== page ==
It's the subject that no one wants to talk about: reforming Fannie Mae and Freddie Mac.
As the first anniversary of the government takeover passed last week, virtually no one with any authority over Fannie or Freddie wanted to talk about what would happen next.
Responding to a question at a press briefing on Thursday, a Treasury Department official said the issue is "more of next year's business than this year's."
The Obama administration has said it will propose reforms to Fannie and Freddie in February.
Even Fannie's new chief executive, Mike Williams, demurred in a speech marking the conservatorship's first anniversary.
"Down the road, if asked, we would be glad to share what we know, what we've learned about the housing and mortgage finance markets, especially during this crisis," he told the Exchequer Club. "At the moment, though, our focus is really on the front lines of the housing crisis — helping to get housing back on track, and doing our part for the economic recovery of the nation."
In a letter that was released on Thursday, James Lockhart, the former director of the Federal Housing Finance Agency, said policymakers should consider the broader issue of how housing should be financed before tackling Fannie and Freddie.
"That includes determining the most appropriate roles for private- and public-sector entities, competition and competitiveness, risks and risk management," he wrote in a letter to the Government Accountability Office on Aug. 19, when he was still running the Finance Agency.
Indeed, the GAO is apparently the only voice in Washington willing to join the debate. Without any prodding from Congress, the government watchdog agency released a report that analyzed various options.
Pinning Him Down
Treasury Secretary Tim Geithner's resume is a matter of public record, but that hasn't stopped lawmakers from trying to add to it.
During some recent hearings, lawmakers have accused Geithner of being a former investment banker (not true). By last week, lawmakers were going even further. At a Congressional Oversight Panel hearing, Rep. Jeb Hensarling, R-Texas, grilled the secretary about the bankruptcy of the General Motors.
Panel member Damon Silvers came to the secretary's rescue, saying Hensarling was under the misapprehension Geithner was a bankruptcy judge.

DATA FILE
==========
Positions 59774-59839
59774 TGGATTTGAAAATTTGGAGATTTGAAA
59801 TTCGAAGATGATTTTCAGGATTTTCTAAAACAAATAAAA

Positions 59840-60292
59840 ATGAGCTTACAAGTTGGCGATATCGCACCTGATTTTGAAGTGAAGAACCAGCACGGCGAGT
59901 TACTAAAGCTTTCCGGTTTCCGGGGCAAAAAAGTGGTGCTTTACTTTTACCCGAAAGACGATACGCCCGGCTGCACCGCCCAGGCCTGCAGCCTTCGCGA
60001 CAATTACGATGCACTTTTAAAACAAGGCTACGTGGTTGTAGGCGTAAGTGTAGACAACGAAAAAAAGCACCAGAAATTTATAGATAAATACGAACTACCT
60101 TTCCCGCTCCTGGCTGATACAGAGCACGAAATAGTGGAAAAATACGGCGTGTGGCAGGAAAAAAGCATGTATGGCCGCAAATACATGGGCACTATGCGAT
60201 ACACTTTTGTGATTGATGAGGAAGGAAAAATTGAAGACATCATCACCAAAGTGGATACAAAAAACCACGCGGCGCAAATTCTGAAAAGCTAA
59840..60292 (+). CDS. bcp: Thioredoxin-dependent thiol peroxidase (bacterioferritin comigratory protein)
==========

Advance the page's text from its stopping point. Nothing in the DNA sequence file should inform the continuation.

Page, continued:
"Last time you asked me if I was an investment banker and I said no then, but I've also never been a bankruptcy judge," Geithner said.
Silvers actually disagreed that Geithner had never been a banker, arguing that serving as the president of the Federal Reserve Bank of New York is essentially the same thing. Geithner said that was stretching the definition of "banker."
N.Y. Fed's Close-Up
There's good news and bad for the Federal Reserve Bank of New York after The New York Times reported that a sequel is in the works to Oliver Stone's 1987 hit "Wall Street."
The good news is that Stone has said the bank will have a prominent role in the new film. The bad news is that the director probably doesn't have a sympathetic view of the New York Fed and has been known to play it loose with facts.
According to the paper, Stone finally caved in to pressure to make "Wall Street 2" because the financial crisis was so momentous. The movie will feature its predecessor's antihero Gordon Gekko as he comes out of jail into a changed world.
Gone are the days when hedge fund barons and rogue investors are the bad guys. This time Gekko will discover that staid commercial banks share major responsibility for the crisis, the Times said.
Though it is easy to laugh off the threat of a movie, films have a way of creating a lasting image for an industry. Gekko's "greed is good" mantra has come to define Wall Street, and it's a fair bet Stone will not make bankers, or the New York Fed, come off like Jimmy Stewart.
The Risk Management Association has named Malcolm Griggs its chairman. Griggs, managing director of Morgan Stanley, is a former chairman of the RMA's Enterprise Risk Management Council.
The RMA also elected Davis Coxon, the president and CEO of RockBridge Commercial Bank in Atlanta, as its vice chairman. Coxon has been chairman of the RMA's Community Bank Council and chairman of the group's Atlanta chapter. Both Griggs and Coxon began their terms Sept. 1.